Questions tagged [terminology]

For questions related to the definition of and use of terminology in the context of Artificial Intelligence

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What is the Bellman operator in reinforcement learning?

In mathematics, the word operator can refer to several distinct but related concepts. An operator can be defined as a function between two vector spaces, it can be defined as a function where the ...
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22 views

What is an activation of a unit $k$ in the $l$-th layer?

I have been reading research papers on GAIN. In the paper Tell Me Where to Look: Guided Attention Inference Network (section 3.1), the author says: let $f_{l},_k$ be the activation of unit $k$ in the ...
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7answers
512 views

Is transistor the first artificial intelligence?

Artificial Intelligence is any device that perceives its environment and takes actions that maximize its chance of success at some goal. I got this definition from Wikipedia that cited "Russell and ...
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1answer
26 views

What is the representational capacity of a learning algorithm?

The definition I see for representational capacity is "the family of functions the learning algorithm can choose from when varying the parameters in order to reduce a training objective." (...
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3answers
1k views

Do GANs come under supervised learning or unsupervised learning?

Do GANs come under supervised learning or unsupervised learning? My guess is that they come under supervised learning, as we have labeled dataset of images, but I am not sure as there might be other ...
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1answer
62 views

Who first coined the term “deep learning”?

AFAIK, deep learning became popular in 2012 with the victory of ImageNet Competition - Large Scale Visual Recognition Challenge 2012 where winners of this contest actually used deep learning ...
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71 views

What is Cognitive Intelligence?

Similarly to the question, What is artificial intelligence? Cognitive Intelligence, as well as being a part of Artificial Intelligence, is an area that mainly covers the technology and tools that ...
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7answers
2k views

What is artificial intelligence?

What is the definition of artificial intelligence?
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43 views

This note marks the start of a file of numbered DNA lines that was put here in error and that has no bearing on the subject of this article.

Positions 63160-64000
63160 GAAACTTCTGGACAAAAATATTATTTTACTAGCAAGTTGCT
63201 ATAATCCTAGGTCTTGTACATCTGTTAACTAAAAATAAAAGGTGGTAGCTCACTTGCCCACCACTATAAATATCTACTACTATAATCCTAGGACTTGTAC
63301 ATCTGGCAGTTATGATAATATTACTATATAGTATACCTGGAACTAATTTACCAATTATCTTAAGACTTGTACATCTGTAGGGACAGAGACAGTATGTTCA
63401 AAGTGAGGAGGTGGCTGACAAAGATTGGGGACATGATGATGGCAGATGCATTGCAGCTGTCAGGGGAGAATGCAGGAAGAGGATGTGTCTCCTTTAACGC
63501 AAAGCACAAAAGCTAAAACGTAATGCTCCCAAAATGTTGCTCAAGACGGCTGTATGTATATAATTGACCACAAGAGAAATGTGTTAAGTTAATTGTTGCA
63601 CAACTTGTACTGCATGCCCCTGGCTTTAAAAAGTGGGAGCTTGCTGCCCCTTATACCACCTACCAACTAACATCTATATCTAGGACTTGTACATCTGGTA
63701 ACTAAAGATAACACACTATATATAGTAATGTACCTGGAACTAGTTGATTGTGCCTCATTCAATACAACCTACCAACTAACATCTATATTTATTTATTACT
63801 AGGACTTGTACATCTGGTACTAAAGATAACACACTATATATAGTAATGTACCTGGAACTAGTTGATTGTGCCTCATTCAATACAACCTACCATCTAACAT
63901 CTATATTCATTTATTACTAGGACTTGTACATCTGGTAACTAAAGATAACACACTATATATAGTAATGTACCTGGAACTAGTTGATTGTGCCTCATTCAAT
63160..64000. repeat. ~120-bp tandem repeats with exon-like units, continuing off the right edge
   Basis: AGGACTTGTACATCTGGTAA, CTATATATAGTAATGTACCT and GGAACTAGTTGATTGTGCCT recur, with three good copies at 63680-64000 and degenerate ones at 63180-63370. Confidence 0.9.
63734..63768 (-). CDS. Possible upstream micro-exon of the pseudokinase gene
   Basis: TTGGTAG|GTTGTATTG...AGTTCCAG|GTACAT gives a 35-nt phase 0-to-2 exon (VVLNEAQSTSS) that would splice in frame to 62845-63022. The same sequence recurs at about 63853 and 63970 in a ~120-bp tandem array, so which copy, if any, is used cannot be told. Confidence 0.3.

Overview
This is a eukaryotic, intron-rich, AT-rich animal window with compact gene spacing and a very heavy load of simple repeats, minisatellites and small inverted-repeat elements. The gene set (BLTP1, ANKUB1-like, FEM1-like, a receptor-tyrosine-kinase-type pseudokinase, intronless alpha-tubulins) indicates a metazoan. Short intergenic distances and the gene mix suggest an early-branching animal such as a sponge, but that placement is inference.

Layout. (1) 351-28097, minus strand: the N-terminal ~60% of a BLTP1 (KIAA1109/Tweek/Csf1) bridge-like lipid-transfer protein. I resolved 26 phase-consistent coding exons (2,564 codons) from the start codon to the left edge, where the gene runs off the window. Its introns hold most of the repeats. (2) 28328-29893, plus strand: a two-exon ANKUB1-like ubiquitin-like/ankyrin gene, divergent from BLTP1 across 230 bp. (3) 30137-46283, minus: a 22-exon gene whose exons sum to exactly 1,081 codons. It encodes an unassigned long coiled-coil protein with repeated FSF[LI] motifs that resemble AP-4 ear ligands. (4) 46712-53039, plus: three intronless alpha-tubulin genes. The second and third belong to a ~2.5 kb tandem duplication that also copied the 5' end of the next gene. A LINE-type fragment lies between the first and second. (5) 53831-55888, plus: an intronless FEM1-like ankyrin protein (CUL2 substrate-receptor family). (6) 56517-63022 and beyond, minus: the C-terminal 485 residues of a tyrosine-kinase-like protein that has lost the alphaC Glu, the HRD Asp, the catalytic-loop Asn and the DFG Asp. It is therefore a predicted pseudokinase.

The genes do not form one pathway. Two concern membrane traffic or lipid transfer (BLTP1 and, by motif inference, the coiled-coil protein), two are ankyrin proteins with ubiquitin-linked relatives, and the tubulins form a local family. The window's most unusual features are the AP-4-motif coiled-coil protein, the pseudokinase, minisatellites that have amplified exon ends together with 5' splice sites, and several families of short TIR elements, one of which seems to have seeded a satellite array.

Does Algorithmic Mechanism Design come under the field of AI?

I see many papers in AAMAS talk about artificial intelligence and mechanism design simultaneously. I was wondering, for the sake of being pedantic, is mechanism design could be classified under AI.
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What is meant by “arranging the final features of CNN in a grid” and how to do it?

In the paper What You Get Is What You See: A Visual Markup Decompiler, the authors have proposed a method to extract the features from the CNN and then arrange those extracted features in a grid to ...
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What is an activity vector in capsule neural networks?

I was reading the paper Dynamic Routing Between Capsules and didn't understand the term "activity vector" in the abstract. A capsule is a group of neurons whose activity vector represents the ...
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3answers
367 views

What is meant by “known” in “A knowledge-base exhibits complete knowledge if and only if, for every $P$, $P$ or $\neg P$ is known”?

I have a question as to what it means for a knowledge-base to be consistent and complete. I've been looking into non-monotonic logic and different formalisms for it from the book "Knowledge ...
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1answer
50 views

What is meant by degrees of freedom of latent variables?

...Designing such a likelihood function is typically challenging; however, we observe that features like spectrogram are effective when latent variables have limited degrees of freedom. This motivates ...
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287 views

How Swarm Intelligence can empower Blockchain?

Are there examples of applications in blockchain consensus using swarm intelligence, as opposed to classical consensus mechanisms like PoW or PBFT? Please note that recent classical consensuses, ...
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1answer
51 views

How can I classify policy gradient methods in RL?

In the book of Barto and Sutton, there are 3 methods presented that solve an RL problem: DP, Monte Carlo, and TD. But which category does policy gradient methods (or actor-only methods) classify in? ...
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49 views

What are the differences between backbones, frontends, models and architectures in applied deep learning?

Context I'm trying to dive into deep learning for tasks on images, and trying to figure out how to reuse some well-known structures* that have been published, mainly on github. ( *Here, structure can ...
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77 views

What is a self-learning model?

Any simple example of a self-learning model (any business use case, banking)? I have found the terms here and here.